Man has subdued bodies, but all the power on earth has been unable to subdue love. Man has conquered whole nations, but all his armies could not conquer love. Man has chained and fettered the spirit, but he has been utterly helpless before love. […] All the laws on the statutes, all the courts in the universe, cannot tear it from the soil, once love has taken root -Emma Goldman.
Within the last few decades there has been a growing awareness of the import of anarchist political philosophy. This suggests that anarchist political philosophy is not really a political philosophy at all – it is something else. At the very least, it is considerably flexible, interdisciplinary, and open to multiple (often divergent) procedures for accessing truth. Anarchist political philosophy, it has been recently claimed, was always a form of “Cultural Studies.” I accept this thesis with some minor reservations. Increasingly, I’m moved to consider anarchism as a poetry of the political. Anarchism fabricates, from the political situation, an ethical poetry which is, in the final analysis, poetry as such. What does this mean? It means that the real foundation of anarchist political philosophy has always been its contribution to meta-ethics (as well as normative ethics). However, the general form in which this contribution has been transmitted has always been in the manner of a poet – the anarchist struggles to say something new and so is forced, more often than not, toward posturing and pretension.
Let me make my point in as direct a way as I’m capable: today anarchism has been better capable of expressing its original struggle; namely, that anarchism is always a struggle with language. American scholars have noted this with exceptional clarity (from Roger Farr to Sandra Jeppesen) but the point has always been this: anarchism, in the final analysis, views language as its prison-house. And so anarchists resort to rhetoric and impassioned judgement, to staunch irrationality and to tautological precepts; the point, in every case, is to seduce the other into accepting or rejecting the moral axioms which are, in the final analysis, nevertheless entirely ungrounded. Those who have read and understood my book from 2007 (After Post-Anarchism) will understand the source of this claim. Anarchism, as a meta-ethical position, essentially grounds itself on nothing. And it is from nothing that anarchism stammers, stutters, works at beginning, .. only ever a beginning …, and attempts to not only speak but to finally say something new. And yet this is precisely what anarchism is incapable of doing. Why, one might ask, is anarchism incapable of saying something new? It is because if anarchism said something new (1) nobody would accept it, and (2) the anarchist wouldn’t know it to be new. In both cases we are dealing with a temporal matter: the anarchist acts too soon, with too much passion, and without time enough to sustain the moment of the initial eruption of novelty.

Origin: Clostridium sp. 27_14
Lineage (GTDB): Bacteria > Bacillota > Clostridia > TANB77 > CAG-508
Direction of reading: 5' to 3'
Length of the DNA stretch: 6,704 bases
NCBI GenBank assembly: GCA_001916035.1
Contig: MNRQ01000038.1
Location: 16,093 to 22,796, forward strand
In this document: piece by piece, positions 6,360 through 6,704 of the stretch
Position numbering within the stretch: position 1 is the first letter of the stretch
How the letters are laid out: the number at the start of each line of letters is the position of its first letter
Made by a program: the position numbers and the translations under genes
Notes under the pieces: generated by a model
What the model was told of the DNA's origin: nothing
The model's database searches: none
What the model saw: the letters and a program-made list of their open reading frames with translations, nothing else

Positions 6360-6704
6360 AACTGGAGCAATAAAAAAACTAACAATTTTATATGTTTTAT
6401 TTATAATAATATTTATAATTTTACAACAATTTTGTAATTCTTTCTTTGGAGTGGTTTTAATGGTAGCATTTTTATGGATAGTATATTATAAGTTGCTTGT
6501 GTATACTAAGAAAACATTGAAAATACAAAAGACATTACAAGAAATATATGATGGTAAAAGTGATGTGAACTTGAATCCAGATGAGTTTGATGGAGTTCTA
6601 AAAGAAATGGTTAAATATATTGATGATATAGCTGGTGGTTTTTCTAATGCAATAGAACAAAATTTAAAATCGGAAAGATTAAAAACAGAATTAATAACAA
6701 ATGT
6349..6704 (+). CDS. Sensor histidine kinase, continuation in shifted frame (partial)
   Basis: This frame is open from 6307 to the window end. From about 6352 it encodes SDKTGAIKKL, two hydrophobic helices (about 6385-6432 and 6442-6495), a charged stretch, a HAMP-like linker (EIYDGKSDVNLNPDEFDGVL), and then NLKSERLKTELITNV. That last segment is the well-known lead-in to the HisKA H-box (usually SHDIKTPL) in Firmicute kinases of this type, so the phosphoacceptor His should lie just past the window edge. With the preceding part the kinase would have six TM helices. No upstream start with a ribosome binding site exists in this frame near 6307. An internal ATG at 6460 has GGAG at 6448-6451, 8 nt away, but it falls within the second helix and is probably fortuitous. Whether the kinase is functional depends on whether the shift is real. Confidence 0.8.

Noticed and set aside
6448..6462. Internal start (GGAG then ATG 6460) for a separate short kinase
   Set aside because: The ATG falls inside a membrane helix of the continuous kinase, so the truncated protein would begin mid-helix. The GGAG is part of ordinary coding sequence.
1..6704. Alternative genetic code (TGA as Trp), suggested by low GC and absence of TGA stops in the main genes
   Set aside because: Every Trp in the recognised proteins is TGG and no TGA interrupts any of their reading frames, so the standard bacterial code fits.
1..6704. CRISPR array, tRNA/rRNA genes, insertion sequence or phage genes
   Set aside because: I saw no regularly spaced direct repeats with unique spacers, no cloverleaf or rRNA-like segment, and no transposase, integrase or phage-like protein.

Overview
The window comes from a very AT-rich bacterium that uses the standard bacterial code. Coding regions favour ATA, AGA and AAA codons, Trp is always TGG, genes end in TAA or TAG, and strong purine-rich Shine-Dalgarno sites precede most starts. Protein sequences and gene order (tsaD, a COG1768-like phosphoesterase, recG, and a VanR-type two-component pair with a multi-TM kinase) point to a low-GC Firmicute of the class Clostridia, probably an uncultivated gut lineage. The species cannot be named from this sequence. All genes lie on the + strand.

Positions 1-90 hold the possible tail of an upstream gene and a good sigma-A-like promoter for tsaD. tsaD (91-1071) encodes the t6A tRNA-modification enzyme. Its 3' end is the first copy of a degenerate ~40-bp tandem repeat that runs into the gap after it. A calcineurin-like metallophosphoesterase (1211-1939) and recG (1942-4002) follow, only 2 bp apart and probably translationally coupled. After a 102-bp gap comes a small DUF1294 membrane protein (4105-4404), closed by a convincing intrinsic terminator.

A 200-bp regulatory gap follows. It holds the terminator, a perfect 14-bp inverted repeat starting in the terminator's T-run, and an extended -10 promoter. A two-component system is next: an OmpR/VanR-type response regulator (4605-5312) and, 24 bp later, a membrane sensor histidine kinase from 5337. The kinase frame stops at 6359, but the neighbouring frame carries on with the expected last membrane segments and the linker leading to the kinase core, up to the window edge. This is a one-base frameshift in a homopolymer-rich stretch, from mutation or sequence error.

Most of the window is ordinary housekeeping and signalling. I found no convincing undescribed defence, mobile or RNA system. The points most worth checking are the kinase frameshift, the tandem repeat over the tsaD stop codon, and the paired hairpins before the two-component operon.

I hope that readers will forgive me for my critique of the tradition which has housed me for the greater part of my life. My point for now is rather to sort out what anarchism still offers the revolutionary milieu and, moreover, what we should always remember about it. We should never turn our backs on anarchism precisely because of its faults. Anarchism ignites a fire – anarchism ignites passion, entices the cultural libido, and encourages the heart to beat a little faster. Such passion is worthy of stimulating thought and action. We could have a billion committed revolutionaries, but they may not yet be ignited with the passion required to act. Yet, of course, passion is also counter-revolutionary. Anybody who has been in love knows this – some people kill you with their love. They love you too much. Great wars and mass slaughters are the result of passion and love. And so we must always have passience, and this, precisely, is what the anarchist is incapable of having. Passience requires the passionate revolutionary to be patient – to posture at something else. Perhaps, to posture at the white picket fence, the church leader, and so on. Power corrupts, always. And so only those who have revolutionary passience are capable of repelling the juggernaut of conformity that comes with power.
Of course, I am not urging anarchists to obtain positions of power within the system they find morally deplorable. Those who find such a system morally deplorable would do better to remain outside of it; this is the posturing of which anarchism finds itself to be at fault. Those who are most incapable of ruling rule with relative ease precisely because they have shed themselves of the posturing which holds them back. Similarly, those whose rule has become a joke – and we are increasingly in the presence of such rulers – use the joke as the rule. And why shouldn’t we? Isn’t it the case that those most unfit to rule are often best exchanged for those who are best fit to rule but refuse to do so on moral principles?